The world's biggest solar project, the 400 billion (Dh1.79 trillion) Desertec initiative to bring electricity to Europe from the MENA region, is making headway despite its many sceptics. Just last week, a group of French companies said they were forming a consortium, Transgreen, to lay a network of high-voltage undersea power cables for the German-led project. The German industrial and engineering group Siemens, which is already part of Desertec, said it might also join Transgreen.
This month, the International Energy Agency (IEA), which advises industrialised countries on energy issues, said North Africa had the potential to become a significant exporter of electricity to Europe from solar power projects in the Sahara. The solar plants would harvest sunlight from fields of reflectors to boil water and drive steam turbines. The region's "high solar resource largely compensates for the additional cost of long transmission lines" beneath the Mediterranean Sea, the IEA said.
Solar energy could supply up to a quarter of the world's electricity by 2050, the agency projected in its recent analysis of the global solar-power market. Desertec aims to deliver 15 per cent of Europe's power requirements by 2050 as the EU seeks to reduce its carbon emissions, in part by reducing consumption of electricity generated by burning fossil fuels. MENA-region countries hoping to export power to Europe include Mediterranean nations such as Morocco and Algeria, and Saudi Arabia through a proposed hook-up between Saudi and Egyptian power grids.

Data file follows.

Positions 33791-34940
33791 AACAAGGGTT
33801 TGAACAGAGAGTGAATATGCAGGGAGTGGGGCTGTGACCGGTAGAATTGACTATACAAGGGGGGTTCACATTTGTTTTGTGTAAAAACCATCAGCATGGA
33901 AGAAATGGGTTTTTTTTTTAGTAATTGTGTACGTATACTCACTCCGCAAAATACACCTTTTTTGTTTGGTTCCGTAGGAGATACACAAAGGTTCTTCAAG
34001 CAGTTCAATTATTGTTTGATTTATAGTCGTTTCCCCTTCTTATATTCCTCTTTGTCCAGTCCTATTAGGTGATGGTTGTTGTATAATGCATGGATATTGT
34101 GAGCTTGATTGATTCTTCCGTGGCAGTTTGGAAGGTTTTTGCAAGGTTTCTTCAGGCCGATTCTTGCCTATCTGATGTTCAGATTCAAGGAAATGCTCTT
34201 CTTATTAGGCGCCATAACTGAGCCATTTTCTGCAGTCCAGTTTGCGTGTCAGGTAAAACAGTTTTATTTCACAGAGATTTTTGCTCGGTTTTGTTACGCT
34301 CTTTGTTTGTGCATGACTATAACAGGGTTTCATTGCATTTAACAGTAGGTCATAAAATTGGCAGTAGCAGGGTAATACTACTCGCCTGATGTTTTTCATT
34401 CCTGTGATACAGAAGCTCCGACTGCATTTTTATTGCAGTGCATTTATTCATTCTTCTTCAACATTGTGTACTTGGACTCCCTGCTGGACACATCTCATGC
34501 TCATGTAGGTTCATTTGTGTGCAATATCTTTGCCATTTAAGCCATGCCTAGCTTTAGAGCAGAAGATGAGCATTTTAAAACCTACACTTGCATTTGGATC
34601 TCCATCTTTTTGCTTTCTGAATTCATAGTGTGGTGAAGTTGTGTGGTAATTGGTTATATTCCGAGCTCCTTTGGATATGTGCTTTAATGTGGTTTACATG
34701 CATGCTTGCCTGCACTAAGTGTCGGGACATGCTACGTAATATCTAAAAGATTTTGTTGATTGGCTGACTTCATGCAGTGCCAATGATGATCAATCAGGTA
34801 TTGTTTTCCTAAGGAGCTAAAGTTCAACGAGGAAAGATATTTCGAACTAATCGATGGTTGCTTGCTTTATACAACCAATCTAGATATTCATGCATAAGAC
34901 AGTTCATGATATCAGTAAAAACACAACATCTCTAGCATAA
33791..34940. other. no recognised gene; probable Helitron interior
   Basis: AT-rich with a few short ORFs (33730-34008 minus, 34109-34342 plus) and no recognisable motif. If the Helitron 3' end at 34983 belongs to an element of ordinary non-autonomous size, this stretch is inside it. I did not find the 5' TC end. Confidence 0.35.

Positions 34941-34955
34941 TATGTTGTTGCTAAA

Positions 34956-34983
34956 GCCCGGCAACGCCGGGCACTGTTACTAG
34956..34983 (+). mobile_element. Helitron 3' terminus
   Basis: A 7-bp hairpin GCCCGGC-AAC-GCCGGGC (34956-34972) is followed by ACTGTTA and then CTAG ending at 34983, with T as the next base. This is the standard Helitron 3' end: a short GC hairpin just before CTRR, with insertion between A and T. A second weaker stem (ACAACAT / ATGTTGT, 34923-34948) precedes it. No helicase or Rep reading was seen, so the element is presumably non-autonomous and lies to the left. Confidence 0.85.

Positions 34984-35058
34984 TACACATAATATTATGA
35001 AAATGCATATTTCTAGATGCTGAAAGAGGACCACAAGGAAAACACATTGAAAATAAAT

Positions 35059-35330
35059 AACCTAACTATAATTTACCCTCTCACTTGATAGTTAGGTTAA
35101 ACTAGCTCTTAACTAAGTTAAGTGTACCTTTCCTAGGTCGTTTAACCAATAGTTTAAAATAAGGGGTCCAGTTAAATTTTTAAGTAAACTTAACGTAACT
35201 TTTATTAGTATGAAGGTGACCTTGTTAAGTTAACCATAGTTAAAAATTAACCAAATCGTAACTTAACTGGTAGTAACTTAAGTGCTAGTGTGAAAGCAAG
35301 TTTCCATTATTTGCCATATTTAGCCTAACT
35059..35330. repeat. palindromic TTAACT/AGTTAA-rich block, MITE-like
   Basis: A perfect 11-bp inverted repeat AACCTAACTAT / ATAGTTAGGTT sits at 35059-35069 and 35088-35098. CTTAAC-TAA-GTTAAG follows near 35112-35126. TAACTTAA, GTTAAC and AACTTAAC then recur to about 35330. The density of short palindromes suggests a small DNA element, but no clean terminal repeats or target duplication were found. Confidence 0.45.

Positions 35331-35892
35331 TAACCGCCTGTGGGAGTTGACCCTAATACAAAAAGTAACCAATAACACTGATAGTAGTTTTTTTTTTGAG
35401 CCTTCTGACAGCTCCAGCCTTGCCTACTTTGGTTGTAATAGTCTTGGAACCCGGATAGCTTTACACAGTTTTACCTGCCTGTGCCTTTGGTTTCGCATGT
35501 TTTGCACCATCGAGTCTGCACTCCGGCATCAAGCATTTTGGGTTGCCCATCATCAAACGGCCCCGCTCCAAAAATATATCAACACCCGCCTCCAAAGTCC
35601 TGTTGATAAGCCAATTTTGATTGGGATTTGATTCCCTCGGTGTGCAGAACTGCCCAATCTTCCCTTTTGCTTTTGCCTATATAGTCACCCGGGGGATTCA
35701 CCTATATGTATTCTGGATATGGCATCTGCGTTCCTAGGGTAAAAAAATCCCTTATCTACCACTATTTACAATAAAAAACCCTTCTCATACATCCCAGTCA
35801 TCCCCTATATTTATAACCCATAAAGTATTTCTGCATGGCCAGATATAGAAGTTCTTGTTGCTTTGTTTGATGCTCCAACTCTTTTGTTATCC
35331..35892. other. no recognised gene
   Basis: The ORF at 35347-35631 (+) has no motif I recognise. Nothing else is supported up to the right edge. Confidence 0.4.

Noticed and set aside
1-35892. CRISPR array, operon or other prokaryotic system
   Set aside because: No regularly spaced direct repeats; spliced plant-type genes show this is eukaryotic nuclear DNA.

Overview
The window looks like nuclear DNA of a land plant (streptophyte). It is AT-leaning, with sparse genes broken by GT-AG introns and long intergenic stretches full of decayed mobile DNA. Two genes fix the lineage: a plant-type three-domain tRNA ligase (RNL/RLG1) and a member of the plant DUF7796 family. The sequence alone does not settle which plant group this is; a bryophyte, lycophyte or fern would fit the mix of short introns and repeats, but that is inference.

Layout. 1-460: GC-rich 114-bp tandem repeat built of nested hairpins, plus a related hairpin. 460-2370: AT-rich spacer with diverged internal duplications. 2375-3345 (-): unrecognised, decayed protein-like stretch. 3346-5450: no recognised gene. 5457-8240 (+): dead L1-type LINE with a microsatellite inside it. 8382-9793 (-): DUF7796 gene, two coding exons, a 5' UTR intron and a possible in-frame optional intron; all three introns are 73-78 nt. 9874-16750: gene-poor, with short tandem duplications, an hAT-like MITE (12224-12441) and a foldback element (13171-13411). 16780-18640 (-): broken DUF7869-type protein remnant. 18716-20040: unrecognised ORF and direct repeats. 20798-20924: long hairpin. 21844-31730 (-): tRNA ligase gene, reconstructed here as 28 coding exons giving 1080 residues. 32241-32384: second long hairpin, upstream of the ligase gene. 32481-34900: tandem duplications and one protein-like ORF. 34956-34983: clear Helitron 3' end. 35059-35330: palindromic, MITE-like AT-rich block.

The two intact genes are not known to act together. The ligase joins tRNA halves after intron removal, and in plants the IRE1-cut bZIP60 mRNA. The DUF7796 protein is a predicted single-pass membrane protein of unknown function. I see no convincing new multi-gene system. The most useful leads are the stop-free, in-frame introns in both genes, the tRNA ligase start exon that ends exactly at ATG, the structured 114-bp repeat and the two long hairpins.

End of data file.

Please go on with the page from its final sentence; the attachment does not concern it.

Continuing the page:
"Renewables will have an important place in the total energy equation," Mohammed al Qahtani, the executive director of petroleum engineering and development at Saudi Aramco, told an energy conference in Houston this month. Saudi officials have announced plans to develop the kingdom's abundant solar resources for domestic electricity generation and water desalination projects. Eventually, they aim to develop excess power for export. They have also expressed interest in joining Desertec.
In March, Italy's Enel, Morocco's NAREVA, Spain's Red Electrica and France's Saint-Gobain Solar joined the Desertec Industrial Initiative, which is the Desertec development joint venture. Desertec's founding partners include a number of large German companies such as Siemens, the energy companies E.ON and RWE, the green energy specialist MAN Solar Millennium, and the financial and insurance heavyweights Deutsche Bank and Munich Re, among others.